“No crime without a motive.” What then was the motive attributed by Mr. Hodgson and the Committee to make credible their conclusion that she was “one of the most accomplished, ingenious, and interesting impostors in history?” SHE WAS A RUSSIAN SPY, AND HER MOTIVE WAS TO DESTROY BRITISH RULE IN INDIA!

As a matter of fact, one who has studied the whole question without prejudice is forced to the conclusion that the pro­cedure of the SPR was incompetent and unjust and the motive of the members of the Committee suspect.

2., 3. & 4. The point has been raised that if the au­thors of The Mahatma Letters were Buddhists, as the writers themselves affirm they are, then there should have been material from sources not reached by Orientalists. In one instance of a translation, it is pointed out that it is really a paraphrase of Beal’s Catena of Buddhist Scripture, the ap­parent suggestion of the correspondent being that the Letters were a fabrication or a hoax. The writer fails to see how there is much force in this line of reasoning. Thus there is nothing surprising that if two individuals independently translate from the same source that the results should be similar, but not identical, for the source is the same. Further, the writers of the Letters are, by hypothesis at least, masters of the inner essence of Buddhism and thus speak from out themselves what they know, rather than merely recite and copy.

It should always be borne in mind that these Letters were written to individuals and not for publication and general dissemination. There may be a question as to whether the pub­lication of the Letters was just to either the writers or re­cipients, but to judge the Letters out of context of the spe­cific problems of the time and the purpose for which they were written is less than just. However, since The Mahatma Letters have in fact been published it would seem to be our duty to evaluate them by the inherent worth of their content.

The correspondent writes, “My general impression of the letters is that they are gossipy and argumentative with a little philosophy, which had been better stated in a hundred other purely ‘exoteric’ books.” It is presumed that anybody has a right to his general impressions. The writer too has his general impression. Let us oppose impression to impression, since such matters cannot be argued objectively. His impression is: The Letters reveal the activity of intelligences that in sheer range and depth have been surpassed by none in the whole range of literature with which he is acquainted; intelligences abreast of Western science and philosophies of the day, masters of the intricacies of the Oriental philosophies and religions, and of something far more profound, which man in the world cannot measure. Beyond this he has an impression of a selfless compassion and a pa­tience rarely exemplified in human history. Finally, he has an impression of power combined with majesty in the best sense.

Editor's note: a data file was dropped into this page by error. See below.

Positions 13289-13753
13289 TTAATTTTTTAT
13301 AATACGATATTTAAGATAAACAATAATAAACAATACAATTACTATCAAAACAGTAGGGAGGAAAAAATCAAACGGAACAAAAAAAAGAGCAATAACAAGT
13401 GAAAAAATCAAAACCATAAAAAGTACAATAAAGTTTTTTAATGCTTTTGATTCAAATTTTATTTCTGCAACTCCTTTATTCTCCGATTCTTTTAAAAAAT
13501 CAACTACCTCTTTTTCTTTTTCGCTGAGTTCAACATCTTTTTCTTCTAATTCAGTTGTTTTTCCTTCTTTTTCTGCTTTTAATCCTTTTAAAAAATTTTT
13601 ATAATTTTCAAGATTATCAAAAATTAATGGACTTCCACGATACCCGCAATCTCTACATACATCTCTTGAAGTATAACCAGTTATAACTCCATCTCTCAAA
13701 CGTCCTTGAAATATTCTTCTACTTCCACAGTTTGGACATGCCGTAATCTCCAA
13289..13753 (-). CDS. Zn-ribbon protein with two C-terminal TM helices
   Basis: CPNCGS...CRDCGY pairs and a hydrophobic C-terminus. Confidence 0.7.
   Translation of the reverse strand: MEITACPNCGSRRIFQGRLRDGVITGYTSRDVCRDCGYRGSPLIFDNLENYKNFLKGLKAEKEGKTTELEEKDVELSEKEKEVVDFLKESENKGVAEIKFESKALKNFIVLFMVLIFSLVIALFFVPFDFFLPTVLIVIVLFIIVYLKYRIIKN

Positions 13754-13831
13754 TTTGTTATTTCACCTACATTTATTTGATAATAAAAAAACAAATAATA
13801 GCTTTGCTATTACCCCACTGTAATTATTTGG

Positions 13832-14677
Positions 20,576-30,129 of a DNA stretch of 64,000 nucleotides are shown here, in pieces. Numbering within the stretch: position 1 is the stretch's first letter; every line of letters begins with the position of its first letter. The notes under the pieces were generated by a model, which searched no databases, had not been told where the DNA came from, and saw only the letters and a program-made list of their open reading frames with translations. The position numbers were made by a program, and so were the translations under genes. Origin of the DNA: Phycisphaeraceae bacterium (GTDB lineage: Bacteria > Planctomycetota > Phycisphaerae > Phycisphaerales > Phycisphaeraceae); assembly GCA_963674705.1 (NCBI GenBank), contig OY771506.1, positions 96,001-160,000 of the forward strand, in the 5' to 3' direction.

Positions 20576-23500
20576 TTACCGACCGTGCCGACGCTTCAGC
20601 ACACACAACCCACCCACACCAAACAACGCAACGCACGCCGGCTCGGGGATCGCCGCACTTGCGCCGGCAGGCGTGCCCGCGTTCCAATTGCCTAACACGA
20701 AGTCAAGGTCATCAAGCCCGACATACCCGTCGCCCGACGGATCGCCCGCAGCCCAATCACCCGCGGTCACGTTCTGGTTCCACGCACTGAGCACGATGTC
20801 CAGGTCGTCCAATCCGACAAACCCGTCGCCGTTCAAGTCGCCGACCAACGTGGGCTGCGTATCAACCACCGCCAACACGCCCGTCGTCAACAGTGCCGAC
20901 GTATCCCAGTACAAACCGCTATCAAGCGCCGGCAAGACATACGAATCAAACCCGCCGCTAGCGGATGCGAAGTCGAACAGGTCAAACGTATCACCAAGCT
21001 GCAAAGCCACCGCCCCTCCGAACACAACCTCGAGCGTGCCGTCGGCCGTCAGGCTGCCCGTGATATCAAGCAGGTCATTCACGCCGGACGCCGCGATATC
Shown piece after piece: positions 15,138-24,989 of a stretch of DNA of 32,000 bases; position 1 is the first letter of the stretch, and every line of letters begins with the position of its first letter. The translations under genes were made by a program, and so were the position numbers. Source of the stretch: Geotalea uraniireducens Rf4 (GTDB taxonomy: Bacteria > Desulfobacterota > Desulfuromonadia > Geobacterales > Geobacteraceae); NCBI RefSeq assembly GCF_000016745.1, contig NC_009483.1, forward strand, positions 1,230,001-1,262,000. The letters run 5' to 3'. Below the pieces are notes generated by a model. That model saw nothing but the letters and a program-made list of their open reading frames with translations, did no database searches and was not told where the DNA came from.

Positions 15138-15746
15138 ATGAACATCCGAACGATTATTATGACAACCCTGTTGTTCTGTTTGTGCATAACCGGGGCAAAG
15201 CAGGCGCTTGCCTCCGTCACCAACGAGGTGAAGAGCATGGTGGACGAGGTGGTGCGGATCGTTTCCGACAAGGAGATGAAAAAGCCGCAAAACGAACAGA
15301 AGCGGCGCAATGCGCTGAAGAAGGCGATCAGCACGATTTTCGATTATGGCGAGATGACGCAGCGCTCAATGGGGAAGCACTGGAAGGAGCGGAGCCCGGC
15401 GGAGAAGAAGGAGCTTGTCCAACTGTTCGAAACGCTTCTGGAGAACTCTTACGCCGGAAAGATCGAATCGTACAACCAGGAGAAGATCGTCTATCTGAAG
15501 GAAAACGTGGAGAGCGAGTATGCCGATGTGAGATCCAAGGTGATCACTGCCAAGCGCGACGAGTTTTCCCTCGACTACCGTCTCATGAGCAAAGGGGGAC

To be sure, the Letters are fragmentary, for reasons adequately explained. In part they deal with intimate personal problems of the time that were the concern of the recipients and the writers. The ideas are patiently argued so as to convince, rather than compel, those to whom they were sent. They reveal none of the spirit of categorical ex-cathedra dogmatism so characteristic of the religious and political dictator, and that, in the opinion or the writer, is one of their outstanding merits.

After twenty-three years of acquaintance with these Letters, the writer finds them an unexhausted source of knowledge and wisdom, of more worth than the total of all exoteric Vedanta and Buddhist literature that he has read. So much for testimony, which is, admittedly not objective argument.

5.   The question of the use of terms in a different sense by Theosophy as contrasted to Buddhism, in the form available to Orientalists, proves nothing as to the authenticity of Theosophy. If once we grant the thesis that formulated Theosophy is derived from an enduring esoteric wisdom that, among other things, is identical with the hidden meaning of Gautama Buddha, then the fact that basic terms are interpreted in different ways is not only not surprising, but to be expected. The one all-im­portant question is: “Is Theosophy what it claims to be?”

An objective and definitive answer to this question is imposs­ible on exoteric grounds alone. A presumption one way or the other can be built, but that is all. To go beyond this, one must be willing to gamble his life in faith, though prior test­ing in every way that is possible is not only everyone’s right, but is perfectly proper.